THE STATE OF
In The Supreme Court
City of North Charleston, R. Keith Summey, Steve Ayer, Gussie Green, Sam Hart, Bobby Jameson, Robert King, Phoebe Miller, Rhonda Jerome, and Dorothy Williams, individually and as the Mayor, and City Council of the City of North Charleston, Plaintiffs-Petitioners,
The County of Charleston, Peggy A. Moseley, in her official capacity as Charleston County Auditor, and D. Michael Huggins, in his official capacity as Charleston County Assessor, Defendants-Respondents.
Kiawah Island, Intervenor.
Opinion No. 25966
Heard March 1, 2005 - Filed April 11, 2005
JUDGMENT FOR PLAINTIFFS
J. Brady Hair and Derk Van Raalte, of
North Charleston, for plaintiffs-petitioners.
Joseph Dawson, III, and Bernard E. Ferrara, Jr., of North Charleston; M. Dawes Cook, Jr., Gunnar Nistad, and Wendy Keefer, of Barnwell, Whaley, Patterson & Helms, LLC, of Charleston; and Samuel W. Howell, IV, of Howell & Linkous, LLC, of Charleston, for defendants-respondents.
Gedney M. Howe, III, Alvin Hammer, and Dennis James Rhoad, of
Charleston, for intervenor.
M. Elizabeth Crum and Francenia B. Heizer, of McNair Law Firm, of Columbia, for amici curiae South Carolina Chamber of Commerce, South Carolina School Boards Association, Municipal Association of South Carolina, and Richland County.
Scott Thomas Price, of
Columbia, for amici curiae South Carolina School Boards Association.
Danny C. Crowe, of
Columbia, for amici curiae Municipal Association of South Carolina.
PER CURIAM: This case is before us in our original jurisdiction. Plaintiffs challenge the constitutionality of a tax ordinance enacted by
Section 12-37-233A allows a county to enact a property tax cap as follows:
(A) As authorized by Section 3, Article X of the South Carolina Constitution, the General Assembly hereby authorizes the governing body of a county by ordinance to exempt an amount of fair market value of real property located in the county sufficient to limit to fifteen percent any valuation increase attributable to a countywide appraisal and equalization program conducted pursuant to Section 12-43-217. An exemption allowed by this section does not apply to:
(1) real property valued for property tax purposes by the unit valuation method; (2) value attributable to property or improvements not previously taxed, such as new construction, and for renovation of existing structures; (3) property transferred after the most recent countywide equalization program implemented pursuant to Section 12-43-217; provided, however, at the option of the governing body of a county which is in the process of first implementing a countywide equalization program under Section 12-43-217, property transferred on or after January first of the year of implementation of the most recent countywide equalization program.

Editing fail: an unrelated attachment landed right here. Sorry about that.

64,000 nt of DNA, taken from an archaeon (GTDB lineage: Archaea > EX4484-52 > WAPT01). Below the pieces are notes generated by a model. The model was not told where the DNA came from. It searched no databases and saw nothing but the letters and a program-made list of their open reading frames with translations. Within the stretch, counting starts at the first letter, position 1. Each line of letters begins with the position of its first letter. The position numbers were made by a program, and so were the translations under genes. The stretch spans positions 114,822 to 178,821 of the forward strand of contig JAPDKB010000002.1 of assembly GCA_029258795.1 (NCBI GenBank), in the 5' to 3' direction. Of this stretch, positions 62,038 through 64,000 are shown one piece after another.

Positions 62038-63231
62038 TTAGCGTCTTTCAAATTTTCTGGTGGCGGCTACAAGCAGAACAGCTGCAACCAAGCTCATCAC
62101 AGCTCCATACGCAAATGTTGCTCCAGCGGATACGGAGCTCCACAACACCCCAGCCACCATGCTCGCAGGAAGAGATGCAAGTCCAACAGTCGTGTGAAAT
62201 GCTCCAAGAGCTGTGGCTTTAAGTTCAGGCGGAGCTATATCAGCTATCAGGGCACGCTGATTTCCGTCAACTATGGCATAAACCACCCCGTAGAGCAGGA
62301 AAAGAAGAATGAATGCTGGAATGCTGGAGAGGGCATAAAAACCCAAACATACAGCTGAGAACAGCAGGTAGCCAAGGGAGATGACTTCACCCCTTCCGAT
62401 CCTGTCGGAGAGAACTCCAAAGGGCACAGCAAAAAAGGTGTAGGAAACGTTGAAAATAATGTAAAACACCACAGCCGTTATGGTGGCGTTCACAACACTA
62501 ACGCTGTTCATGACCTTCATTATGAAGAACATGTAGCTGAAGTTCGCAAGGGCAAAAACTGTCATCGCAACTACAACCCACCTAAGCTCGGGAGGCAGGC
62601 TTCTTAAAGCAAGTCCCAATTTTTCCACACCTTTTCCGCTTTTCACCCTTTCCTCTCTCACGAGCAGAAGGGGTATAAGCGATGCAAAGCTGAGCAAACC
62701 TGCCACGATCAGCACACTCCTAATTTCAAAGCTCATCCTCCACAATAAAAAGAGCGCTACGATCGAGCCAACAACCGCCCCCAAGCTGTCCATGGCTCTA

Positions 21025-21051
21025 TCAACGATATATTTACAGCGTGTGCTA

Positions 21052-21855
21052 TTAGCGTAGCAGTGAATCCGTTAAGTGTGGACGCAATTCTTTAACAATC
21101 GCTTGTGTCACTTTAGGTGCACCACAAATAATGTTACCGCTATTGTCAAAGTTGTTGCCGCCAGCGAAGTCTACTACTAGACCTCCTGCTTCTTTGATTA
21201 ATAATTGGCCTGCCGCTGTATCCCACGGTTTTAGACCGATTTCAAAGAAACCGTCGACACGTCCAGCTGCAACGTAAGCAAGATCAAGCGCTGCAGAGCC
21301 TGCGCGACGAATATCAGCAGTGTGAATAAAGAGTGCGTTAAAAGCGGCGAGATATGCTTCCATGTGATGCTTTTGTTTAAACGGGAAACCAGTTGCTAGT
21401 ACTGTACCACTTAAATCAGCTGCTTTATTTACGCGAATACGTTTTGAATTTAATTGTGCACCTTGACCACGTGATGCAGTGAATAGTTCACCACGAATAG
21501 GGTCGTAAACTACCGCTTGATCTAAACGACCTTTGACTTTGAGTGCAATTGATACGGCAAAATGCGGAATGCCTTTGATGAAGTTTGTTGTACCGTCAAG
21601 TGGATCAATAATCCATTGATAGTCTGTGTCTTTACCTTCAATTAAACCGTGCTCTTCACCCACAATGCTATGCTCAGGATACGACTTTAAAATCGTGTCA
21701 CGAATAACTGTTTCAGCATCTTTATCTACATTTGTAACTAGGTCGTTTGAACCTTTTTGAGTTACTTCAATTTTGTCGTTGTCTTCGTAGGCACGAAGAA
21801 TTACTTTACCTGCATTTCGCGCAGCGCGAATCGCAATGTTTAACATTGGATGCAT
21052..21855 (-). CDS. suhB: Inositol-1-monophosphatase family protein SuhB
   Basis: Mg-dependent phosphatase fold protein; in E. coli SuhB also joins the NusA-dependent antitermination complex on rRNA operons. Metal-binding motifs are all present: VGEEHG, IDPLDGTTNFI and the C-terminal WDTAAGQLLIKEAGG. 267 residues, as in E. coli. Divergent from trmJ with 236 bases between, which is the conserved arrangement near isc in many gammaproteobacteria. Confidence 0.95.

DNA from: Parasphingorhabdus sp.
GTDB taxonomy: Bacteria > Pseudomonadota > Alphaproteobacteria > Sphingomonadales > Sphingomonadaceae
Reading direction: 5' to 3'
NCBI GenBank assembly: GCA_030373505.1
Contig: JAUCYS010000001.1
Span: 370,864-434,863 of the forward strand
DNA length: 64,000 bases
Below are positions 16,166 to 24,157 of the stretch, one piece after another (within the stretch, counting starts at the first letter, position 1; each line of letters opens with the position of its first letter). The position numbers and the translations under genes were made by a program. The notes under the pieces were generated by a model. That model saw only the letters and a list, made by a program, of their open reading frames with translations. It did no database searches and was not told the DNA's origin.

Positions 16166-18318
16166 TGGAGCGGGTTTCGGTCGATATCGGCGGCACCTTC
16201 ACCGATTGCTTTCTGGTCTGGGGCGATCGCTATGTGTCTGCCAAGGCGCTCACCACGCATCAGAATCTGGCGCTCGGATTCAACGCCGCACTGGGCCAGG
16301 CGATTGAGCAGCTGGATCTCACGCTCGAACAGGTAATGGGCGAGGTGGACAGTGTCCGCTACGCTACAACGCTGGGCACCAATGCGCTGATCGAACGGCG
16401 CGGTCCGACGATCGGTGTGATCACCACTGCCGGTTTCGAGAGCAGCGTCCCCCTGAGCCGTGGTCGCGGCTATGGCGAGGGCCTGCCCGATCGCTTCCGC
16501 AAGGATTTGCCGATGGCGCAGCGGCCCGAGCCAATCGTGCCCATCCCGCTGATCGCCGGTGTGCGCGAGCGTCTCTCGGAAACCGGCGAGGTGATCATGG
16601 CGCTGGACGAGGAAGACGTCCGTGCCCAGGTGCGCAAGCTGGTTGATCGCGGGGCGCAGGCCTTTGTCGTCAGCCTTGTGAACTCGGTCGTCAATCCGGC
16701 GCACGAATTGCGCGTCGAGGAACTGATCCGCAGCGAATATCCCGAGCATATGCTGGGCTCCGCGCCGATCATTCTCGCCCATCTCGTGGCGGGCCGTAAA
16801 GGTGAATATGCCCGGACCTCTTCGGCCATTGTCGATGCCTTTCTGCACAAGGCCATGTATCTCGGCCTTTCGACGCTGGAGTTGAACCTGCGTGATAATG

In November 2000, County first adopted an ordinance allowing a tax cap only for owner-occupied property. We found the ordinance inconsistent with § 12-37-233A because the ordinance created an unauthorized exemption applicable only to owner-occupied property rather than all real property. Riverwoods, LLC v.
In July 2002, County adopted its current ordinance tracking the language of § 12-37-223A as follows:
There is hereby implemented in Charleston County the exemption provided in Section 12-37-223[A] of the Code of Laws of South Carolina 1976, as amended, by providing an exemption for real property in an amount of fair market value of real property located in Charleston County sufficient to limit to fifteen percent any valuation increase attributable to the implementation in Charleston County of a countywide appraisal and equalization program conducted pursuant to Section 12-43-217 of the Code of Laws of South Carolina 1976, as amended.
The exceptions from the exemption provided by this Ordinance shall be as provided in Section 12-37-223[A] of the Code of Laws of South Carolina 1976, as amended.
In February 2003, plaintiffs commenced this action challenging the new ordinance as unconstitutional. We appointed Judge A. Victor Rawl as referee. After an evidentiary hearing, Judge Rawl issued his report in favor of plaintiffs.
Does § 12-37-223A violate article X, § 3, of our State Constitution because it is not a general law that is uniform statewide?
Section 12-37-223A states that the General Assembly is acting “as authorized by Section 3, Article X of the South Carolina Constitution” in enacting this exemption from property tax. Article X, § 3, lists specific exemptions from property tax such as government property, libraries, and churches, and further provides:
In addition to the exemptions listed in this section, the General Assembly may provide for exemptions from the property tax, by general laws applicable uniformly to property throughout the State and in all political subdivisions. . . .
Article X, § 3, mandates statewide uniformity in property tax exemptions enacted by the General Assembly. Where our Constitution requires statewide uniformity, a local option law is not valid. Martin v. Condon, 324 S.C. 183, 478 S.E.2d 272 (1996). Section 12-37-223A is patently invalid since it enacts an exemption that is not uniform throughout the State. For this reason, we declare § 12-37-223A unconstitutional and hold County’s ordinance is therefore invalid.
JUDGMENT FOR PLAINTIFFS.
TOAL, C.J., MOORE, WALLER, BURNETT and PLEICONES, JJ., concur.